Researchers with the Florida Fish and Wildlife Conservation Commission christened the species, found in the Chipola River, “Choctaw bass.”
The Chipola is a small tributary of the Apalachicola River that runs north-south along the middle of the Florida Panhandle.
Choctaw bass possess a DNA profile unlike that of any other species, scientists announced.
In a discovery certain to send shivers down the spine of anyone working in the Everglades tourism bureau, Florida officials Monday announced the capture of the largest Burmese python ever found in the Sunshine State – a leviathan more than 17 feet in length.
Not only was the python of record-setting length – at 17-feet-seven-inches it broke the old state record by nearly a foot – extremely long, it also contained 87 eggs, also thought to be a record.
“This thing is monstrous, it’s about a foot wide,” Kenneth Krysko, the herpetology collection manager at the Florida Museum of Natural History.
Scientists at the University of Florida-based museum examined the 164.5-pound snake on Friday as part of a government research project into managing the pervasive effect of Burmese pythons in Florida, according to Agence France-Presse.
The giant snakes are native to Southeast Asia and were first found in the Everglades in 1979. They prey on native birds, deer, bobcats, alligators and other large animals.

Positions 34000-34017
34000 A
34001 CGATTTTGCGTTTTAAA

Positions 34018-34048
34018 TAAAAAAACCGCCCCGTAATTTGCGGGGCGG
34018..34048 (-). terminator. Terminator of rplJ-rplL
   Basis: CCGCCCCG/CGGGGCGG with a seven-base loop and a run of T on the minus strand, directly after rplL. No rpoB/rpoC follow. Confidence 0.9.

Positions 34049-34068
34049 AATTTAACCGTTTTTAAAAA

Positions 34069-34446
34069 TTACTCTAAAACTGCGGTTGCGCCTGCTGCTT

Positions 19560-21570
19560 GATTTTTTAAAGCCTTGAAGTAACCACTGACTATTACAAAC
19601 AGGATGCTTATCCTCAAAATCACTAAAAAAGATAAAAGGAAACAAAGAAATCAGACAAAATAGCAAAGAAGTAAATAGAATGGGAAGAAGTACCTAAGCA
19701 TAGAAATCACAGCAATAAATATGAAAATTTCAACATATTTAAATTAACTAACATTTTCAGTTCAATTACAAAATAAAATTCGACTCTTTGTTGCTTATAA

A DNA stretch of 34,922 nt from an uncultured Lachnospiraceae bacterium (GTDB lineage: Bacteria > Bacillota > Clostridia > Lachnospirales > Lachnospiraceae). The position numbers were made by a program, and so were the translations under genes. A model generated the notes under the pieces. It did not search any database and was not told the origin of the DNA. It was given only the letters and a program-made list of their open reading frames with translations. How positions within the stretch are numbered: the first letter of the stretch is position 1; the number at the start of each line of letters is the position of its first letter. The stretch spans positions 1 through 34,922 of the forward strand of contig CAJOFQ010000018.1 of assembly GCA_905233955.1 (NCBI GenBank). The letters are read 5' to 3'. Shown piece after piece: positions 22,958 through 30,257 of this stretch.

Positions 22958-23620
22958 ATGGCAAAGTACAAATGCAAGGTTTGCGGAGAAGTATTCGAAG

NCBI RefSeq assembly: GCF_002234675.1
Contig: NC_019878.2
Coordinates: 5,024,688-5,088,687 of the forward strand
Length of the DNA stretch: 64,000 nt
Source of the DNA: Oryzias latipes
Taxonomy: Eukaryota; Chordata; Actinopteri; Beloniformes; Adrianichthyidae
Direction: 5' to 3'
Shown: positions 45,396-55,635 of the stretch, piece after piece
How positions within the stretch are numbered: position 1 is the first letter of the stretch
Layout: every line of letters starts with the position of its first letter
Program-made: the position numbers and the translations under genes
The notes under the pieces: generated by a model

Pythons kill their prey by coiling around it and suffocating it. They have been known to swallow animals as large as deer and alligators.
“A 17½-foot snake could eat anything it wants,” Krysko said.
A ship that survived the famous Battle of Mobile Bay during the War Between the States but sank less than two years later is about to become an underwater archaeological preserve.
The USS Narcissus was a tug involved in the famous Aug. 5, 1864, engagement in the waters off Alabama in which Federal Rear Adm. David G. Farragut is said to have uttered “Damn the torpedoes!” as he led Union forces against Confederate defenders in Mobile Bay.
The Narcissus, built in Albany, N.Y., in 1863, was commissioned as a Navy fighting vessel and armed with a 20-pound Parrott gun and a single smoothbore 12-pounder, according to the Tampa Tribune.
was ordered to return north for sale after the war ended the following year but sank in early 1866 off Florida’s Egmont Key during the journey, killing the entire crew. Egmont Key is just north of Anna Maria Island, in the mouth of Tampa Bay.
The 81-foot-6-inch Narcissus will become Florida’s 12th underwater archaeological preserve.
The ship headed south in January 1864 to support the Union Navy’s blockade of Confederate shipping routes, according to a report compiled by state researchers, the Sarasota Herald-Tribune reported.